Department of Health and Human Services (HHS) Secretary Alex Azar tapped former Australian Labradoodle breeder Brian Harrison to be the first head of the coronavirus task force in January.

Harrison, a trusted aide to Azar, had joined HHS after a running a lucrative dog-breeding business for six years. “Everyone had to report up through him,” one HHS official reported.

Harrison is Azar’s chief of staff, but he has little to no experience in the public health arena. He also has no formal education in public health, management or medicine and only has limited experience in the three fields. 

As HHS secretary, Azar oversees the Centers for Disease Control and Prevention (CDC) and the Food and Drug Administration (FDA) — two entities that are crucial in forecasting and thwarting the coronavirus.

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Under Harrison and Azar, the coronavirus task force was criticized due to their sluggish response in grappling global pandemic.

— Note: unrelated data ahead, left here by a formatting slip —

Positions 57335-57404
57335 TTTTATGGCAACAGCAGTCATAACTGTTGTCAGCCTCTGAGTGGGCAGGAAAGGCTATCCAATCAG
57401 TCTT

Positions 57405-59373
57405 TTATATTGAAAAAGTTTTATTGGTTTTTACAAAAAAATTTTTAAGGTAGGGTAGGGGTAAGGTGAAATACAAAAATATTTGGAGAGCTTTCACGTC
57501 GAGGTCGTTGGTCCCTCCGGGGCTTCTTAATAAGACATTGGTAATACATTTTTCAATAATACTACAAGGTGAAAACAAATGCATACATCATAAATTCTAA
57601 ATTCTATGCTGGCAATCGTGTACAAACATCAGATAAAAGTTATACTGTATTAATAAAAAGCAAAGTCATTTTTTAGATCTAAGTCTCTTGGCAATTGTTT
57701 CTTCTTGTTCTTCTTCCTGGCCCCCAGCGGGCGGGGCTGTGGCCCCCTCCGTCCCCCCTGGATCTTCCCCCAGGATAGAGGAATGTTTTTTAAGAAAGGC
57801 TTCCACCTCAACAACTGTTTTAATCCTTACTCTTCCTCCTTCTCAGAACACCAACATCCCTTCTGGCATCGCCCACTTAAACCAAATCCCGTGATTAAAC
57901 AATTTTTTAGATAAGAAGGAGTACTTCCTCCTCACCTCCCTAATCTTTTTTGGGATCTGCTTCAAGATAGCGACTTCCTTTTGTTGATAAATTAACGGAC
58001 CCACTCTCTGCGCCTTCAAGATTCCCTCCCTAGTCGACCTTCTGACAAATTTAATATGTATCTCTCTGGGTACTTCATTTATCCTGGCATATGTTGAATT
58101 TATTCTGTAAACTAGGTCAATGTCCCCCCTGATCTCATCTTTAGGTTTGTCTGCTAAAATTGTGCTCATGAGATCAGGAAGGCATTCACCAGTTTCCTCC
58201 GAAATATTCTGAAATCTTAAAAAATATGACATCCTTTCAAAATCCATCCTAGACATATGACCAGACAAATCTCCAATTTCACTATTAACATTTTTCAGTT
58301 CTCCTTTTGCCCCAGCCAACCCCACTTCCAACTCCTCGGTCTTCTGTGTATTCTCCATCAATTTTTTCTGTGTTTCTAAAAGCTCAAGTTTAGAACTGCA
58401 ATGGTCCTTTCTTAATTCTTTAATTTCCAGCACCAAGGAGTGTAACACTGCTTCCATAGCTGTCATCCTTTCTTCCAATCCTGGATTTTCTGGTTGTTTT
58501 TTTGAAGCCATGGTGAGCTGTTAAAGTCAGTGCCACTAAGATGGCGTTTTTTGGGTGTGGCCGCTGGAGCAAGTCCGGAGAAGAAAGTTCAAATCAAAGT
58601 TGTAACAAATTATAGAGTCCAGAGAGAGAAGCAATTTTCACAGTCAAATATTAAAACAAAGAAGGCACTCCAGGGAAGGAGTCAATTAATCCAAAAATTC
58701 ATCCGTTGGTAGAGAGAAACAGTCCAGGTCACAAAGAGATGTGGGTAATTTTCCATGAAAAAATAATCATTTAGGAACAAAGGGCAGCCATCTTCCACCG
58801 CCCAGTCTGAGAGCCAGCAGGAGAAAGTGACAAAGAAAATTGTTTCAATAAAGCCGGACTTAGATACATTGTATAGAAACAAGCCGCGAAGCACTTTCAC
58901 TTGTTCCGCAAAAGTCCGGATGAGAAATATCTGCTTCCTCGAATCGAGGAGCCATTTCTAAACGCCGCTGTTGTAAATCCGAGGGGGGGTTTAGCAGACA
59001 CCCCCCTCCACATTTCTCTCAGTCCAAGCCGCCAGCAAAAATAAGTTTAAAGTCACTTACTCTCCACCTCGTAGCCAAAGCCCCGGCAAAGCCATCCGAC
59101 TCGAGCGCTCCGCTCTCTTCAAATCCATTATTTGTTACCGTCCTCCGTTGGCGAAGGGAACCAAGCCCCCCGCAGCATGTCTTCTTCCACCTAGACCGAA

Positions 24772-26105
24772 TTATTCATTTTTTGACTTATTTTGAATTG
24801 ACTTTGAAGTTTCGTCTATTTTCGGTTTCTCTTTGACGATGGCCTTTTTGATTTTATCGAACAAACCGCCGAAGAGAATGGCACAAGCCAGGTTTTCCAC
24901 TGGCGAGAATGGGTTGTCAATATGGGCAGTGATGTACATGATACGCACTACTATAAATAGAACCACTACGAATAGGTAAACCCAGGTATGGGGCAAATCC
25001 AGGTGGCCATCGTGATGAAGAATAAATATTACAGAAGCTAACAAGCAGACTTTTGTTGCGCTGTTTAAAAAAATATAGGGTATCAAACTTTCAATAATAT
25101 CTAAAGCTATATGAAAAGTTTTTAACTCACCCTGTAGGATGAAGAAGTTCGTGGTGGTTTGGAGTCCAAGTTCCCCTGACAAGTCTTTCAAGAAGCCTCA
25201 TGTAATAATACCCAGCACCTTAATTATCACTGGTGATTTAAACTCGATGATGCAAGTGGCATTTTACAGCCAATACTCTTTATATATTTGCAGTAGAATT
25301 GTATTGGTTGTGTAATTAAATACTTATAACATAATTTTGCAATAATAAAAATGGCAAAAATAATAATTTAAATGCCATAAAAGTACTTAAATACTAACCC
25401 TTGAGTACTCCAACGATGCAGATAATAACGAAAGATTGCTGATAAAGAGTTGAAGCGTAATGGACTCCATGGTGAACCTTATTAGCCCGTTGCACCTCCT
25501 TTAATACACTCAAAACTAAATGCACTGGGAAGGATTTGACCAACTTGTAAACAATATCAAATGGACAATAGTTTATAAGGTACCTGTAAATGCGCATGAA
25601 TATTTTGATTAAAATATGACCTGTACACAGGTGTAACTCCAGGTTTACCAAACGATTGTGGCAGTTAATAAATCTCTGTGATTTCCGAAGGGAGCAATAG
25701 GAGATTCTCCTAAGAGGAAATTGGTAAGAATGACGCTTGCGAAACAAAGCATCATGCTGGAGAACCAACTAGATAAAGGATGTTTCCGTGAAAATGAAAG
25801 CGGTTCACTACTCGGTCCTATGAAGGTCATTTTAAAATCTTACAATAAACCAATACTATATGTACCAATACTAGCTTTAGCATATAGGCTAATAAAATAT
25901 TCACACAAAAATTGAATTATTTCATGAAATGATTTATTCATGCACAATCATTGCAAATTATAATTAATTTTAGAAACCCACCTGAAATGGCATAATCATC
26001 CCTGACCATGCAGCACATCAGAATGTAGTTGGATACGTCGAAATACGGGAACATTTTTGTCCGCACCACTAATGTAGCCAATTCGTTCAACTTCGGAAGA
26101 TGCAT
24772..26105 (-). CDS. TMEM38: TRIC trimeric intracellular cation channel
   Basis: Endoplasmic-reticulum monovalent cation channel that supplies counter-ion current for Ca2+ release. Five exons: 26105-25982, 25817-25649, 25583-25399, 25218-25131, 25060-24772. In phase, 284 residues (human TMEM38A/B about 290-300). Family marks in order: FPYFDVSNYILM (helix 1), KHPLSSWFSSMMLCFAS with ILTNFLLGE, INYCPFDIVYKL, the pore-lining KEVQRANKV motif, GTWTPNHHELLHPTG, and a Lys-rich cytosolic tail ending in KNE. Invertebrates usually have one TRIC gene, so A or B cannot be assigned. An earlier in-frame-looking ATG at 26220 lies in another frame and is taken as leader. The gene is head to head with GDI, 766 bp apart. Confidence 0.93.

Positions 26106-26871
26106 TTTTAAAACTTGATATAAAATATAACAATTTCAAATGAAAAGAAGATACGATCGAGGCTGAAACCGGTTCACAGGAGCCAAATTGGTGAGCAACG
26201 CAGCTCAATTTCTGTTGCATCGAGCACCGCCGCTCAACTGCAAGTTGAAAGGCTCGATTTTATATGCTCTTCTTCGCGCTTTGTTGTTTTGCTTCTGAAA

Critics said that the team had “downplayed” the severity of the virus and possible consequences.

The first coronavirus test that the CDC created failed. The development had stalled the production of other lab’s test kits until March.

The HHS Inspector General reported in April that the lack of tests limited the ability of hospitals “to monitor the health of patients and staff.”

He also stated that the equipment deficit placed “staff and patients at risk.”

President Donald Trump appointed Vice President Mike Pence to be the new head of the coronavirus task force in late February, as the situation worsened.


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